Population type influences the rate of ageing

Research output: Contribution to journalArticleResearchpeer-review

Abstract

Mutation accumulation is one of the major genetic theories of ageing and predicts that the frequencies of deleterious alleles that are neutral to selection until post-reproductive years are influenced by random genetic drift. The effective population size (Ne) determines the rate of drift and in age-structured population and is a function of generation time, the number of newborn individuals and reproductive value. We hypothesise that over the last 50,000 years, the human population survivorship curve has experienced a shift from one of constant mortality and no senescence (known as a Type-II population) to one of delayed, but strong senescence (known as a Type-I population). We simulate drift in age-structured populations to explore the sensitivity of different population ‘types’ to generation time and contrast our results with predictions based purely on estimates of Ne. We conclude that estimates of Ne do not always accurately predict the rates of drift between populations with different survivorship curves and that survivorship curves are useful predictors of the sensitivity of a population to generation time. We find that a shift from an ancestral Type-II to a modern Type-I population coincides with an increase in the rate of drift unless accompanied by an increase in generation time. Both population type and generation time are therefore relevant to the contribution mutation accumulation makes to the genetic underpinnings of senescence.
Original languageEnglish
JournalHeredity
DOIs
Publication statusPublished - 8 Feb 2019

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Population
Survival Rate
Genetic Drift
Population Density
Gene Frequency
Mortality
Mutation Accumulation

Keywords

  • Ageing
  • Mutation Accumulation
  • Genetic Drift
  • Age-Structure
  • Population Type

Cite this

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title = "Population type influences the rate of ageing",
abstract = "Mutation accumulation is one of the major genetic theories of ageing and predicts that the frequencies of deleterious alleles that are neutral to selection until post-reproductive years are influenced by random genetic drift. The effective population size (Ne) determines the rate of drift and in age-structured population and is a function of generation time, the number of newborn individuals and reproductive value. We hypothesise that over the last 50,000 years, the human population survivorship curve has experienced a shift from one of constant mortality and no senescence (known as a Type-II population) to one of delayed, but strong senescence (known as a Type-I population). We simulate drift in age-structured populations to explore the sensitivity of different population ‘types’ to generation time and contrast our results with predictions based purely on estimates of Ne. We conclude that estimates of Ne do not always accurately predict the rates of drift between populations with different survivorship curves and that survivorship curves are useful predictors of the sensitivity of a population to generation time. We find that a shift from an ancestral Type-II to a modern Type-I population coincides with an increase in the rate of drift unless accompanied by an increase in generation time. Both population type and generation time are therefore relevant to the contribution mutation accumulation makes to the genetic underpinnings of senescence.",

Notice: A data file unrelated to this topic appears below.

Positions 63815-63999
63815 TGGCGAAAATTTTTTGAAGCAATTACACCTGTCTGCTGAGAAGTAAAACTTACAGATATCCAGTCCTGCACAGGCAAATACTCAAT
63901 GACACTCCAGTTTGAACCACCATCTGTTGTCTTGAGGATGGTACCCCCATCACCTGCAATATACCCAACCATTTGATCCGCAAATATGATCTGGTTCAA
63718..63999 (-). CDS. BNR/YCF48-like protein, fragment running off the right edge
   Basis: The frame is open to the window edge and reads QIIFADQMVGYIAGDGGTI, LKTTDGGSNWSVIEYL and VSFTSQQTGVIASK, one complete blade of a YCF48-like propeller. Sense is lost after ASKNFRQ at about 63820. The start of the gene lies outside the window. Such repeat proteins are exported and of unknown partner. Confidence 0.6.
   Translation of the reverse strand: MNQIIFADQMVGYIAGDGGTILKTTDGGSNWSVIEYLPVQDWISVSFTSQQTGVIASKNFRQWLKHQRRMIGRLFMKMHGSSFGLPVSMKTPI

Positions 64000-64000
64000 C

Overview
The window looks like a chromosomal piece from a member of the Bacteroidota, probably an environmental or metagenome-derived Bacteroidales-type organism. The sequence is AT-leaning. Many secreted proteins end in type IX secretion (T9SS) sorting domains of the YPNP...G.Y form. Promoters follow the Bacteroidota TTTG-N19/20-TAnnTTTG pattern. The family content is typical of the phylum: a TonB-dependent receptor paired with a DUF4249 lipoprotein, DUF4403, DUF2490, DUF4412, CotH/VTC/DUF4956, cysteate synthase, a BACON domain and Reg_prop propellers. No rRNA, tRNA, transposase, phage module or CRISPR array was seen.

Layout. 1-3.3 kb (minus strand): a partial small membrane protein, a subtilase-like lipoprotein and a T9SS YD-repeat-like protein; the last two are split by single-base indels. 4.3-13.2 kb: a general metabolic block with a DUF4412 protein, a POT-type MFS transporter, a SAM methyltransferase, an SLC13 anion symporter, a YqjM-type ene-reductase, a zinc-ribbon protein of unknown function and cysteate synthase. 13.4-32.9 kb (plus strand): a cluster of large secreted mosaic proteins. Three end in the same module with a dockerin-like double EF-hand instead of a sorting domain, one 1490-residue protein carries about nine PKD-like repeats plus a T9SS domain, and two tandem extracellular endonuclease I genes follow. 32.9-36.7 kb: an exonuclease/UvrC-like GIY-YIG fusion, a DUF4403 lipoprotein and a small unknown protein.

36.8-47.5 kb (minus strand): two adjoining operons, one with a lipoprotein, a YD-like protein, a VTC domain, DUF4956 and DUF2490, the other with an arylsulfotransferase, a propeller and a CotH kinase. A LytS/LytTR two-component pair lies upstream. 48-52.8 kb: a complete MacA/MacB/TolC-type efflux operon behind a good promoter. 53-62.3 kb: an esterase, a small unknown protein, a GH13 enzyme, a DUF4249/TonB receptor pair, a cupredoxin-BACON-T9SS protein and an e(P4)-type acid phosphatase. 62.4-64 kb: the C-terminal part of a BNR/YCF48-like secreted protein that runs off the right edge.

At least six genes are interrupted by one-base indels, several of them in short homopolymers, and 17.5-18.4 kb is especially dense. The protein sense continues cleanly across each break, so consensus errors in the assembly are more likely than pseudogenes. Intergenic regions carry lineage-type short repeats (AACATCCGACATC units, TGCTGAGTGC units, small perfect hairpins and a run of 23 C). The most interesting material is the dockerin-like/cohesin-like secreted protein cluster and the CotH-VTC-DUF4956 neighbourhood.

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Population type influences the rate of ageing. / Overall, Andrew; Faragher, Richard.

In: Heredity, 08.02.2019.

Research output: Contribution to journalArticleResearchpeer-review

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AB - Mutation accumulation is one of the major genetic theories of ageing and predicts that the frequencies of deleterious alleles that are neutral to selection until post-reproductive years are influenced by random genetic drift. The effective population size (Ne) determines the rate of drift and in age-structured population and is a function of generation time, the number of newborn individuals and reproductive value. We hypothesise that over the last 50,000 years, the human population survivorship curve has experienced a shift from one of constant mortality and no senescence (known as a Type-II population) to one of delayed, but strong senescence (known as a Type-I population). We simulate drift in age-structured populations to explore the sensitivity of different population ‘types’ to generation time and contrast our results with predictions based purely on estimates of Ne. We conclude that estimates of Ne do not always accurately predict the rates of drift between populations with different survivorship curves and that survivorship curves are useful predictors of the sensitivity of a population to generation time. We find that a shift from an ancestral Type-II to a modern Type-I population coincides with an increase in the rate of drift unless accompanied by an increase in generation time. Both population type and generation time are therefore relevant to the contribution mutation accumulation makes to the genetic underpinnings of senescence.

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